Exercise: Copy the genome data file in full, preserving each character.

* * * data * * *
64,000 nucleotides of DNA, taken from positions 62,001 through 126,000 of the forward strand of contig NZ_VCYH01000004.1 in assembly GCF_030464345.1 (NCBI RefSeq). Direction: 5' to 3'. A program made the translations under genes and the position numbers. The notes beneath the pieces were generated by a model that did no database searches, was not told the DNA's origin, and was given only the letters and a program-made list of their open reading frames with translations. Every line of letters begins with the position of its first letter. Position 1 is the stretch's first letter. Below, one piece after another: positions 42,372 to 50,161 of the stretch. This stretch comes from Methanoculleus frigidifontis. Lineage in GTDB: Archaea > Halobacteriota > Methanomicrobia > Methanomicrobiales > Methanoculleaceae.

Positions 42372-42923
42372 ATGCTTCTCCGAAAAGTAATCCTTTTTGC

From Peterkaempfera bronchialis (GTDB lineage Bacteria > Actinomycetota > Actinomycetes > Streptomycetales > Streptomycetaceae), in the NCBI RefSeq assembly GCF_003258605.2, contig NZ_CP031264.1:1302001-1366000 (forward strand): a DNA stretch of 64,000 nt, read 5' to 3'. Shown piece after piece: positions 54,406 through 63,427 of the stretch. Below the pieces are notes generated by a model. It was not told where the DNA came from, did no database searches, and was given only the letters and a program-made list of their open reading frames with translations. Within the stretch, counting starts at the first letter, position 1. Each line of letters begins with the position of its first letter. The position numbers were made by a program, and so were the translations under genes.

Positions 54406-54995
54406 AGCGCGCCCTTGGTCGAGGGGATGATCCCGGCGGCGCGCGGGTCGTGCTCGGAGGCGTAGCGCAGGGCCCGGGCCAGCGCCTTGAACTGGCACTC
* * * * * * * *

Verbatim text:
64,000 nucleotides of DNA, taken from positions 62,001 through 126,000 of the forward strand of contig NZ_VCYH01000004.1 in assembly GCF_030464345.1 (NCBI RefSeq). Direction: 5' to 3'. A program made the translations under genes and the position numbers. The notes beneath the pieces were generated by a model that did no database searches, was not told the DNA's origin, and was given only the letters and a program-made list of their open reading frames with translations. Every line of letters begins with the position of its first letter. Position 1 is the stretch's first letter. Below, one piece after another: positions 42,372 to 50,161 of the stretch. This stretch comes from Methanoculleus frigidifontis. Lineage in GTDB: Archaea > Halobacteriota > Methanomicrobia > Methanomicrobiales > Methanoculleaceae.

Positions 42372-42923
42372 ATGCTTCTCCGAAAAGTAATCCTTTTTGC

From Peterkaempfera bronchialis (GTDB lineage Bacteria > Actinomycetota > Actinomycetes > Streptomycetales > Streptomycetaceae), in the NCBI RefSeq assembly GCF_003258605.2, contig NZ_CP031264.1:1302001-1366000 (forward strand): a DNA stretch of 64,000 nt, read 5' to 3'. Shown piece after piece: positions 54,406 through 63,427 of the stretch. Below the pieces are notes generated by a model. It was not told where the DNA came from, did no database searches, and was given only the letters and a program-made list of their open reading frames with translations. Within the stretch, counting starts at the first letter, position 1. Each line of letters begins with the position of its first letter. The position numbers were made by a program, and so were the translations under genes.

Positions 54406-54995
54406 AGCGCGCCCTTGGTCGAGGGGATGATCCCGGCGGCGCGCGGGTCGTGCTCGGAGGCGTAGCGCAGGGCCCGGGCCAGCGCCTTGAACTGGCACTC